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After Forever - Decipher CD (album) cover


After Forever

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5 stars This album is in my opinion one of the defining masterpieces of gothic metal. This album is more of a modern fast paced gothic style, while their debut was in more of a slower old-school gothic style, although they both strongly feature symphonic elements. This album is less atmospheric and more progressive than the first one. Although this is a more modern gothic metal album, it has none of the trappings that are in the radio-friendly gothic metal albums from the likes of evanescence (ick!) or epica. Speaking of epica, this album features their guitarist, Mark Jansen. If you dislike (early) epica for the way they fetishize corny clichés, then have no fear, because in this band, the other members balance out his terrible ideas, only leaving his best ideas, and Mark Jansen at his best is quite noteworthy, as fans of epica would agree. It is his influence that makes this album gothic, and after he left the band completely shed the gothic sound and switched over to a style that mixes retro industrial with modern symphonic metal. This album is very fast paced for a gothic album, and summons an intensity that is unmatched in the gothic genre. Especially this can be seen in the first song (not counting the intro), Monolith of Doubt. It comes in fast with a rhythmic guitar riff, and layered on with an ascending keyboards riff that is both proud and urgent, and then there is a quick stop, and boom, female vocals like you’ve never heard them before; loud, clear, intense, and powerful, proud and sad, in a sort of aggressive melancholy. The song goes on, with more fast riffs, a sudden veer into clean arpeggios, with a sort of dramatic tension building, and then a burst back into metal, with the singer topping the wave of tension with a high note sung forcefully as an opera singer does, climaxing the song before it winds down on the first riff. This song is a bit faster than the rest of the album, but it adequately conveys what this album is about. It is proud yet melancholy, passionate yet sensitive, bombastic yet subtle. This album is the perfection of the symphonic goth subgenre, and while I’m sure someday another band may reach a different sort of pinnacle within this genre (and there are non-symphonic goth metal albums I rank up with this one), this will stand at the top of its own style. Nobody will beat this album at its own game (you hear that epica?) While this album works as a whole so well that it really doesn’t make sense to pick out individual parts, one part that particularly warrants attention is that of the lead vocalist, Floor Jansen (not related to Mark). Although on this album she is still finding her voice, she shines on this album much more than on the debut. Although many female metal vocalists have pretty voices, and maybe even have better voices by classical standards, she stands out for singing with strength. In other words, her voice is far more fitted to metal then the Simone’s, Tarja’s and Sharon den Adel’s of our current symphonic metal. Also worth mentioning are the drums, which feature some very creative cymbal work. The drums are a good lesson for other goth metal bands, where it often feels like the drummer is just a time keeper with no personality at all.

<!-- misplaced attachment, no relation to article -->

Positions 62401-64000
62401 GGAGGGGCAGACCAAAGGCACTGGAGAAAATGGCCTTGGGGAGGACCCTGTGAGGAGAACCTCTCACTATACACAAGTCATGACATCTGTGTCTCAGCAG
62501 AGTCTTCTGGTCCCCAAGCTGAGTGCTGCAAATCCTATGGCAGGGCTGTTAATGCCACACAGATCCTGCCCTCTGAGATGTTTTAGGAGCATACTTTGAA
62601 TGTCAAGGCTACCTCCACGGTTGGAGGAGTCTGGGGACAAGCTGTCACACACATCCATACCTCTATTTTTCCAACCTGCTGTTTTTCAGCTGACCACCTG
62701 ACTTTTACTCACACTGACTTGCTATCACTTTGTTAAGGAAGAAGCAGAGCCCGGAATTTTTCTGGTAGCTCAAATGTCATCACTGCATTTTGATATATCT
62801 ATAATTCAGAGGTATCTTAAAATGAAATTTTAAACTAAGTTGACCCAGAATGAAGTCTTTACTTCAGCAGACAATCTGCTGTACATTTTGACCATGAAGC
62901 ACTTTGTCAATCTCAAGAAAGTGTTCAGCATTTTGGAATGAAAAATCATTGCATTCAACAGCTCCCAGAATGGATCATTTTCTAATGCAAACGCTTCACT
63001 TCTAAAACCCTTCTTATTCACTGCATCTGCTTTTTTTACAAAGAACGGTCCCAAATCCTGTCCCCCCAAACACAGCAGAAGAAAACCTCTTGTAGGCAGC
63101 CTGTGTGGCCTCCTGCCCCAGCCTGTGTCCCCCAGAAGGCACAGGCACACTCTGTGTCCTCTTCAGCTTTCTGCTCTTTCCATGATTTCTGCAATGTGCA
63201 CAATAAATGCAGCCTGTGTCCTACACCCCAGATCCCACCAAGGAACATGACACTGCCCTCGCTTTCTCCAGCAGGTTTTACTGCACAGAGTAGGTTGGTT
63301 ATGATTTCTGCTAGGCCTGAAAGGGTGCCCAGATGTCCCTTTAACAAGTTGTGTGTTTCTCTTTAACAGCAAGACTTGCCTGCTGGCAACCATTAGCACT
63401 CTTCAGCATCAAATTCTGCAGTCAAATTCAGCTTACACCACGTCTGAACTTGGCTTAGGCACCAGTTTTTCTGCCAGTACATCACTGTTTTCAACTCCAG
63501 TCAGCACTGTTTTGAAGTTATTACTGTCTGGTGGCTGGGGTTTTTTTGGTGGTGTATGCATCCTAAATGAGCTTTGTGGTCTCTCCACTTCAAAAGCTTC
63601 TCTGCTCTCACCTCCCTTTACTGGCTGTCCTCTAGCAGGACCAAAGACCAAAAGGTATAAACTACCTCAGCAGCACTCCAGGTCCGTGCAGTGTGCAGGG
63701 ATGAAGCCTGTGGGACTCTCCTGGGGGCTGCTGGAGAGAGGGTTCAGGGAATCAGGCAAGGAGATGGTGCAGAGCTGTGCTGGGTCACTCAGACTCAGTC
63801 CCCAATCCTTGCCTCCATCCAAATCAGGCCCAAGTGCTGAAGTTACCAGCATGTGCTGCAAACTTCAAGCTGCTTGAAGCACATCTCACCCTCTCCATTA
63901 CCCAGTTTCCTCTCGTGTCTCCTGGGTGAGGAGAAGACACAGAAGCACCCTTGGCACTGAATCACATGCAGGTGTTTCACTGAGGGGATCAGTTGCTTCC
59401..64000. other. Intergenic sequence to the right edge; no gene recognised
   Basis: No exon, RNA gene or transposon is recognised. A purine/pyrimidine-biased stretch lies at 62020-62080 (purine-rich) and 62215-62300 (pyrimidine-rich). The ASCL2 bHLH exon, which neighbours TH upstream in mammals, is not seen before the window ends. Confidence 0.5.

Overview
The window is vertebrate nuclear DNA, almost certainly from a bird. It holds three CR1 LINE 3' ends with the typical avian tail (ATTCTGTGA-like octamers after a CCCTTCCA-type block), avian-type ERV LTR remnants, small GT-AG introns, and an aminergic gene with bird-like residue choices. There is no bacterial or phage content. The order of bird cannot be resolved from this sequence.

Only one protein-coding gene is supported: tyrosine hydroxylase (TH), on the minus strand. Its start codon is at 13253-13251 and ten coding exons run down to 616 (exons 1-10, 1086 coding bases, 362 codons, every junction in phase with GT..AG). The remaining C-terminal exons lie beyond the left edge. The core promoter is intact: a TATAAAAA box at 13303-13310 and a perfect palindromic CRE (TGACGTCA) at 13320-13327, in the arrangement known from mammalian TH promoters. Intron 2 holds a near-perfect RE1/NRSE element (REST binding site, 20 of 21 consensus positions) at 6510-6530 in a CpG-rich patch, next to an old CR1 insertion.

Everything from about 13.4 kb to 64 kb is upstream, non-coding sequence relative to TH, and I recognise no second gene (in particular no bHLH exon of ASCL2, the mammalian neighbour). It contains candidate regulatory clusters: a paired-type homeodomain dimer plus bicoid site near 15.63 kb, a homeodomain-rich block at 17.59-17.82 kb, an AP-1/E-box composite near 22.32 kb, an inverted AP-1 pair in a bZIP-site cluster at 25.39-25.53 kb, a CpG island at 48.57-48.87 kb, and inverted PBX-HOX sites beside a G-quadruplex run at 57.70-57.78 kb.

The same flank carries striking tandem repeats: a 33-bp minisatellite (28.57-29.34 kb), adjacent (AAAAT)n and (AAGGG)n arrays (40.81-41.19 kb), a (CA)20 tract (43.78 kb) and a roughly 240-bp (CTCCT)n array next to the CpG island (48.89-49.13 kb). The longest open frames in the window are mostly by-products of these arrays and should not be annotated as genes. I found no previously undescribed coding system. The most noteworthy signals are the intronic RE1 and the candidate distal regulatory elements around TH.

Report this review (#200622)
Posted Sunday, January 25, 2009 | Review Permalink
Honorary Collaborator